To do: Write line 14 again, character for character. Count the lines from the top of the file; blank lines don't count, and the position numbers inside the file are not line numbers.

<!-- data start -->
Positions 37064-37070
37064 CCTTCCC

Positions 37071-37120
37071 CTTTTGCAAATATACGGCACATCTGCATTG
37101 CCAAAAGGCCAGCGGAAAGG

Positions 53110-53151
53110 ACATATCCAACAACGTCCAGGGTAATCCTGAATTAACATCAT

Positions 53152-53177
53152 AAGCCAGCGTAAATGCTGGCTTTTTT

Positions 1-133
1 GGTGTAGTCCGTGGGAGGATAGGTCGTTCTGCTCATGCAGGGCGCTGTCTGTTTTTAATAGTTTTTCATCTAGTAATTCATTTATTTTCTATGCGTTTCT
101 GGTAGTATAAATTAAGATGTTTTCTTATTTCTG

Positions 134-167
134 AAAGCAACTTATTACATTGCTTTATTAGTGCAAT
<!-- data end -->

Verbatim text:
134 AAAGCAACTTATTACATTGCTTTATTAGTGCAAT